A Next Generation Microarchitecture

Stanford Hydra Single-Chip Multiprocessor

Project Overview

Hydra is a new microarchitecture that combines shared-cache multiprocessor architectures, innovative synchronization mechanisms, advanced integrated circuit technology and parallelizing compiler technology to produce breakthroughs in microprocessor cost/performance and parallel processor programmability. In Hydra, four high performance processors are integrated on a single die. Hydra represents a new way to build microprocessors that will demonstrate that it is possible for a multiprocessor to achieve better performance and better cost/performance than wide superscalar mircroarchitecture on sequential applications. Hydra will use a single chip shared cache architecture to fundamentally improve the communication bandwidth and latency between multiple processors. The shared-cache architecture takes advantage of the on-chip bandwidth to provide an order of magnitude improvement in interprocessor communication and synchronization latency compared to current-bus based multiprocessor implementations. This will improve parallel processing efficiency to the point that it is feasible to exploit fine-grained parallelism in sequential programs with a multiprocessor.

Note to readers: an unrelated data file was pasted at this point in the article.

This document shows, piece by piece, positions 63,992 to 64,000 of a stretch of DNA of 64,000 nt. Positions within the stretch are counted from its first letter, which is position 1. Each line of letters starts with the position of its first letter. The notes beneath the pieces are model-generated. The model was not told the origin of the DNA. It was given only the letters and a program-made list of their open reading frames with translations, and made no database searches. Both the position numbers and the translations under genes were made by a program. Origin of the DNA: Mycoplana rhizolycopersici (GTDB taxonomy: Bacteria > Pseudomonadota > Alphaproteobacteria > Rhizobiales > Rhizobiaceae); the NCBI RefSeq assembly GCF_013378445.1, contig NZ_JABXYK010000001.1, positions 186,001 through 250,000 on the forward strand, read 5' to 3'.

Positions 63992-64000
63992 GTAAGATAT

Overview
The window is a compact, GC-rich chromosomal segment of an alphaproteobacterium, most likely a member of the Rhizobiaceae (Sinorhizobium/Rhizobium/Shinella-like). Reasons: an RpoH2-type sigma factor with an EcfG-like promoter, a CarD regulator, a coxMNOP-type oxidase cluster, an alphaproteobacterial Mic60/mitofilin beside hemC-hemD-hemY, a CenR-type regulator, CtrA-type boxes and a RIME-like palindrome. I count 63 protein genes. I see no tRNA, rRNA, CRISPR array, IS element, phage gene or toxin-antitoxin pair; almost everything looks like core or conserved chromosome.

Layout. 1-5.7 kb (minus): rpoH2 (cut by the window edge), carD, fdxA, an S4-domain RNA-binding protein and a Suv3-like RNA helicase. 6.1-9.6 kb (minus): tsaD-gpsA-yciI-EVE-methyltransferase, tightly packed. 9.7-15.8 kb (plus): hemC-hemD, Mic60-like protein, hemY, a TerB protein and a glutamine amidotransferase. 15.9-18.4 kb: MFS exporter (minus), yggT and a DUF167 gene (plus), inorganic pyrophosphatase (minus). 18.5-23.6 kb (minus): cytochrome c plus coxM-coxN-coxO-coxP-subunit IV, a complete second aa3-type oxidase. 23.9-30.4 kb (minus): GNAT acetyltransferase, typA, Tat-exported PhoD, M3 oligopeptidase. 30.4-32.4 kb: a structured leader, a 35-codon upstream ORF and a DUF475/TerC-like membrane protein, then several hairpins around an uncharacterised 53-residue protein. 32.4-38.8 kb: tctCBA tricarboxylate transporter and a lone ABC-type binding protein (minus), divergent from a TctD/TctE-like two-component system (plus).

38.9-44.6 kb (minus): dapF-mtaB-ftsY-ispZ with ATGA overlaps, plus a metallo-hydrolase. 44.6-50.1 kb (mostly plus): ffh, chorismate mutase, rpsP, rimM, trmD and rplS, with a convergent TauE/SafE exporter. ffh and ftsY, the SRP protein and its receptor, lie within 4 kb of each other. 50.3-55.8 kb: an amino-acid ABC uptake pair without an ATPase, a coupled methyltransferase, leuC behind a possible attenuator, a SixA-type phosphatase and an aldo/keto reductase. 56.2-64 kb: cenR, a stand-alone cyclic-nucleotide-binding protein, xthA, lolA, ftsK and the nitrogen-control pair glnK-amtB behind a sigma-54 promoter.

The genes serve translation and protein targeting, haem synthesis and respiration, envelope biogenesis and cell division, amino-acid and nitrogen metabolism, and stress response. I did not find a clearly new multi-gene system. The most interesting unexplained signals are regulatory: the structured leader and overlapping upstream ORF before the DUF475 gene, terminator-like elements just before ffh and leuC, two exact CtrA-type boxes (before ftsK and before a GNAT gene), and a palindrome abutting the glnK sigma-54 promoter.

The shared-cache architecture and the support for specialized synchronization makes Hydra an ideal target for emerging parallelizing compiler technology. Most of this technology has focused on parallelizing applications into large grains so they will work efficiently on current multiprocessors. With Hydra we will have the ability to exploit fine grained parallelism and so we will develop parallelizing compiler technology that is capable of extracting this sort of parallelism. Using these automatically paralleled applications, we will evaluate Hydra's shared-cache and synchronization mechanisms. This will be the first such evaluation of a shared-cache architecture.

Hydra: A Next Generation Microarchitecture